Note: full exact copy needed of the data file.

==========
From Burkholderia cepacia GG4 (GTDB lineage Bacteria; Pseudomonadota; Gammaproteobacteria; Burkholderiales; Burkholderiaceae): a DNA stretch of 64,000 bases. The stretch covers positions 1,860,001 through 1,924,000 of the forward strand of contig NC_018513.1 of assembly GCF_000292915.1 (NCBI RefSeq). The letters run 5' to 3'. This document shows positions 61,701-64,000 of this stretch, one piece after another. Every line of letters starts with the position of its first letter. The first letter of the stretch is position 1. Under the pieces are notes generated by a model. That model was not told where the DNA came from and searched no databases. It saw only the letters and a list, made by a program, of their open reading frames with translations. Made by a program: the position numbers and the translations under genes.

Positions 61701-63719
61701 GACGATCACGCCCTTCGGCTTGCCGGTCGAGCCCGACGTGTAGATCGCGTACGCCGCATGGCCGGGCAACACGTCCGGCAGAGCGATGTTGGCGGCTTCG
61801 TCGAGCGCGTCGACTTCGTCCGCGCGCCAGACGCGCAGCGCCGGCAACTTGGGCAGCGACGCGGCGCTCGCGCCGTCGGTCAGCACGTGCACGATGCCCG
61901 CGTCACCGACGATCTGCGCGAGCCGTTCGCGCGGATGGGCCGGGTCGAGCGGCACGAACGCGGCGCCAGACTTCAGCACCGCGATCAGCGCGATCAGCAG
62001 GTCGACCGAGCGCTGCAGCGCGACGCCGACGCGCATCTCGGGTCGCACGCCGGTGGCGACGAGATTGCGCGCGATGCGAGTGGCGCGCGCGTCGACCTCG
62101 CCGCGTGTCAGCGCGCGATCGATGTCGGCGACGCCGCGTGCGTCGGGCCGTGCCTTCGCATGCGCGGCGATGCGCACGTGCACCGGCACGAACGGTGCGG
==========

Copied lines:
From Burkholderia cepacia GG4 (GTDB lineage Bacteria; Pseudomonadota; Gammaproteobacteria; Burkholderiales; Burkholderiaceae): a DNA stretch of 64,000 bases. The stretch covers positions 1,860,001 through 1,924,000 of the forward strand of contig NC_018513.1 of assembly GCF_000292915.1 (NCBI RefSeq). The letters run 5' to 3'. This document shows positions 61,701-64,000 of this stretch, one piece after another. Every line of letters starts with the position of its first letter. The first letter of the stretch is position 1. Under the pieces are notes generated by a model. That model was not told where the DNA came from and searched no databases. It saw only the letters and a list, made by a program, of their open reading frames with translations. Made by a program: the position numbers and the translations under genes.

Positions 61701-63719
61701 GACGATCACGCCCTTCGGCTTGCCGGTCGAGCCCGACGTGTAGATCGCGTACGCCGCATGGCCGGGCAACACGTCCGGCAGAGCGATGTTGGCGGCTTCG
61801 TCGAGCGCGTCGACTTCGTCCGCGCGCCAGACGCGCAGCGCCGGCAACTTGGGCAGCGACGCGGCGCTCGCGCCGTCGGTCAGCACGTGCACGATGCCCG
61901 CGTCACCGACGATCTGCGCGAGCCGTTCGCGCGGATGGGCCGGGTCGAGCGGCACGAACGCGGCGCCAGACTTCAGCACCGCGATCAGCGCGATCAGCAG
62001 GTCGACCGAGCGCTGCAGCGCGACGCCGACGCGCATCTCGGGTCGCACGCCGGTGGCGACGAGATTGCGCGCGATGCGAGTGGCGCGCGCGTCGACCTCG
62101 CCGCGTGTCAGCGCGCGATCGATGTCGGCGACGCCGCGTGCGTCGGGCCGTGCCTTCGCATGCGCGGCGATGCGCACGTGCACCGGCACGAACGGTGCGG